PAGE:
About the author
The initial Covid-19 lockdown battered small vegetable farmers reports Mmathapelo Thobejane, but now that restrictions have eased, women vegetable farmers in Limpopo are flourishing.
A group of eight women in Limpopo from different villages started an initiative way before Covid-19 to promote a sustainable livelihood through vegetable gardening and to improve the health and build the capacity of women residing in these areas to start their own home gardens, regardless of their income or background.
The women started small. The land belongs to one of the women and it’s leased to the group. The community is situated less than 300m away from a mine.
Their businesses were badly affected by Covid-19. Their regular customers were street vendors but Covid-19 regulations prohibited street vendors from trading during the pandemic. The demand for their produce dwindled, and some of their harvest was wasted. There was no income on both ends, the economic cycle was disconnected. Producing and selling became difficult for this group of women.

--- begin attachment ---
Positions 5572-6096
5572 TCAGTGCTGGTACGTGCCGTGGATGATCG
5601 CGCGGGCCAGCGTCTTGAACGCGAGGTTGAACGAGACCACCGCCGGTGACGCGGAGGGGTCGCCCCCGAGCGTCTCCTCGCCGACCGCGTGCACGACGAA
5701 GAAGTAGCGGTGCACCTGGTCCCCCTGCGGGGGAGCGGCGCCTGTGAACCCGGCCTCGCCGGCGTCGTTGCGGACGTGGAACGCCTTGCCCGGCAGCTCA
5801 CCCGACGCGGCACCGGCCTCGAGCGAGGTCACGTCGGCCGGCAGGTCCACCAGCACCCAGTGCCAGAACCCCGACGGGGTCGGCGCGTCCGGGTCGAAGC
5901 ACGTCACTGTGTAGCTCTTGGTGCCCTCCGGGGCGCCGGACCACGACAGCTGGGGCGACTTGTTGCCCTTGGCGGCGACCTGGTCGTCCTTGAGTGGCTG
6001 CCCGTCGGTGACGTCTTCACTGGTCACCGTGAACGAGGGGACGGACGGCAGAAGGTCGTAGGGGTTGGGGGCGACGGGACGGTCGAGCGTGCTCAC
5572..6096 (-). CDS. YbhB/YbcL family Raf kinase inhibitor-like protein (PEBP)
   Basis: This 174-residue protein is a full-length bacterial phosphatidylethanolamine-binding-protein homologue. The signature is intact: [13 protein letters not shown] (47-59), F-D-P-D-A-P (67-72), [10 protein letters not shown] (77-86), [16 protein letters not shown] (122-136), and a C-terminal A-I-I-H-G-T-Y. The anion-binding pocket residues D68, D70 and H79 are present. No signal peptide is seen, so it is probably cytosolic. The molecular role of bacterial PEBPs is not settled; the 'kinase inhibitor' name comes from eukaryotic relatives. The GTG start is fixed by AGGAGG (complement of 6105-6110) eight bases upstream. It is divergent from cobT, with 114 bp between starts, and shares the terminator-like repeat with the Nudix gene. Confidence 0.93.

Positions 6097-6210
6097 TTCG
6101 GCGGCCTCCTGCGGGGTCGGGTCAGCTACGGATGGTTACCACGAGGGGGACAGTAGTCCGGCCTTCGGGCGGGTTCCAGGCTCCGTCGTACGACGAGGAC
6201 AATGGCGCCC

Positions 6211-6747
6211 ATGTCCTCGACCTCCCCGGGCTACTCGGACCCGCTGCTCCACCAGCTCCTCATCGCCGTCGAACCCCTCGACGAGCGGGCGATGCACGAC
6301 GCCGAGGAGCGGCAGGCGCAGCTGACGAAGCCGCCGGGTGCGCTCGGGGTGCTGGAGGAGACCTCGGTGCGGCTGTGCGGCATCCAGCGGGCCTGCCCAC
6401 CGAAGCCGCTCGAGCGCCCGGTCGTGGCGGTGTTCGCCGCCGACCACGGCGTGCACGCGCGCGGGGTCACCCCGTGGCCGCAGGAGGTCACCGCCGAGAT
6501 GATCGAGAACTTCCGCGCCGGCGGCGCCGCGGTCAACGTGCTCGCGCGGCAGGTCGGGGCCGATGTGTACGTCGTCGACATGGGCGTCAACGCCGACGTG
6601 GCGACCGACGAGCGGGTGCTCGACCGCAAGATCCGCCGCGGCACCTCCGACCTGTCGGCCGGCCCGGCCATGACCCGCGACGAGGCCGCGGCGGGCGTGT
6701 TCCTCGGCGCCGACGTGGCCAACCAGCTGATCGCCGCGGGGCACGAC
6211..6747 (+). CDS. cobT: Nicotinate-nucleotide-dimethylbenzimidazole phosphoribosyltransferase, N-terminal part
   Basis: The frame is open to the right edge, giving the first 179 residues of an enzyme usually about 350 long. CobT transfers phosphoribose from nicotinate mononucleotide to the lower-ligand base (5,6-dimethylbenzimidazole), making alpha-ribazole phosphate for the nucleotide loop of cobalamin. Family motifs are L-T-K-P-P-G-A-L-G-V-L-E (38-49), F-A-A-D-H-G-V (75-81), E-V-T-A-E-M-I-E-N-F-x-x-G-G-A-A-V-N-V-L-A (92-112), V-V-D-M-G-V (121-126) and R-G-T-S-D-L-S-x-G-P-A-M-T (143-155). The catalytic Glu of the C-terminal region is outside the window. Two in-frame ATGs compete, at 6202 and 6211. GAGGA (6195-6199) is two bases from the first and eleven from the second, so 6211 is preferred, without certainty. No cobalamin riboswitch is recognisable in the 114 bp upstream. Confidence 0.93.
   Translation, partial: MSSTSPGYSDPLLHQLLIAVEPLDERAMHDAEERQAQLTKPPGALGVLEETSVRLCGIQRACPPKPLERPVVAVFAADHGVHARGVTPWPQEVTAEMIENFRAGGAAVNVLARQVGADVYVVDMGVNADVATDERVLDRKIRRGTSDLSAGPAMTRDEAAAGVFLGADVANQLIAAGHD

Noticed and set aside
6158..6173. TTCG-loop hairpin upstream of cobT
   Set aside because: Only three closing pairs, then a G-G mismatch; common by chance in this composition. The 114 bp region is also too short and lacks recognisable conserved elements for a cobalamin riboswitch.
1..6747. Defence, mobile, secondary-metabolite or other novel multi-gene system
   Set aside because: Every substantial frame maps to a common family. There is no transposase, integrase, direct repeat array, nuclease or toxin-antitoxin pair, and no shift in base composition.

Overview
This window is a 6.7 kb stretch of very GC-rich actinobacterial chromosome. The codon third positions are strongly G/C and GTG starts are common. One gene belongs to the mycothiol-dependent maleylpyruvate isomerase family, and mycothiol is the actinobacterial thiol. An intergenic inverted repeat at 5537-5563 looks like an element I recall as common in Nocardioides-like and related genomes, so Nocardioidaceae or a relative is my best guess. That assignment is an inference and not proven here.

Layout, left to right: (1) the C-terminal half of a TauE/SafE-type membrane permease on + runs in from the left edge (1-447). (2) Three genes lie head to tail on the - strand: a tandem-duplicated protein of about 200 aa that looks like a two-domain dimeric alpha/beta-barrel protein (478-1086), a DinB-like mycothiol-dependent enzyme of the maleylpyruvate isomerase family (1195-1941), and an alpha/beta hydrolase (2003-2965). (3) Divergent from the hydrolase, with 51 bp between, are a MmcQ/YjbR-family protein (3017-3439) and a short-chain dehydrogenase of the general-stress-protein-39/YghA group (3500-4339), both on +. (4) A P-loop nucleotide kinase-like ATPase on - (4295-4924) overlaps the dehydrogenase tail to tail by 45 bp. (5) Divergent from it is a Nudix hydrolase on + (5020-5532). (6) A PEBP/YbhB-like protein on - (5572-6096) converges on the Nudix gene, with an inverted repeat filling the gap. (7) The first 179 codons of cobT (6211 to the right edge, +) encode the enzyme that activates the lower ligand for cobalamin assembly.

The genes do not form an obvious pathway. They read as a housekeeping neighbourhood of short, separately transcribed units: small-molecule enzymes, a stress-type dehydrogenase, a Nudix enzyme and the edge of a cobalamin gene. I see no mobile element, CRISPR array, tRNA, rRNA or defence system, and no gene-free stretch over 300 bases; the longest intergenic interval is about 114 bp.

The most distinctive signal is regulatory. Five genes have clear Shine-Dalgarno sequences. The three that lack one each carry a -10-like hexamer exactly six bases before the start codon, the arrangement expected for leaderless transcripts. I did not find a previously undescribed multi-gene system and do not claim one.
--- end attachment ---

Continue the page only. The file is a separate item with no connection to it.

With the relaxation of lockdown regulations, they are now back on the game because ‘we have no other source of income to take care of our families’.
‘This year we are looking to expand our work and start selling chicken eggs. Our families will never go to bed on [an] empty stomach and we also manage to have some little income after selling our veggies,’ said one of the farmers.
The project started small with little knowledge on farming, but with passion and dedication the project is now flourishing and generating income for the women.
Despite the strides made by the gardening project, its members would appreciate support and recognition from the mining companies operating in these communities.
Wa lala wasala…shoma motho wa mme shoma!
Mmathapelo Thobejane is an activist and coordinator of the Limpopo Provincial Community Monitoring School of the Benchmarks Foundation
* Agriculture is a treasure!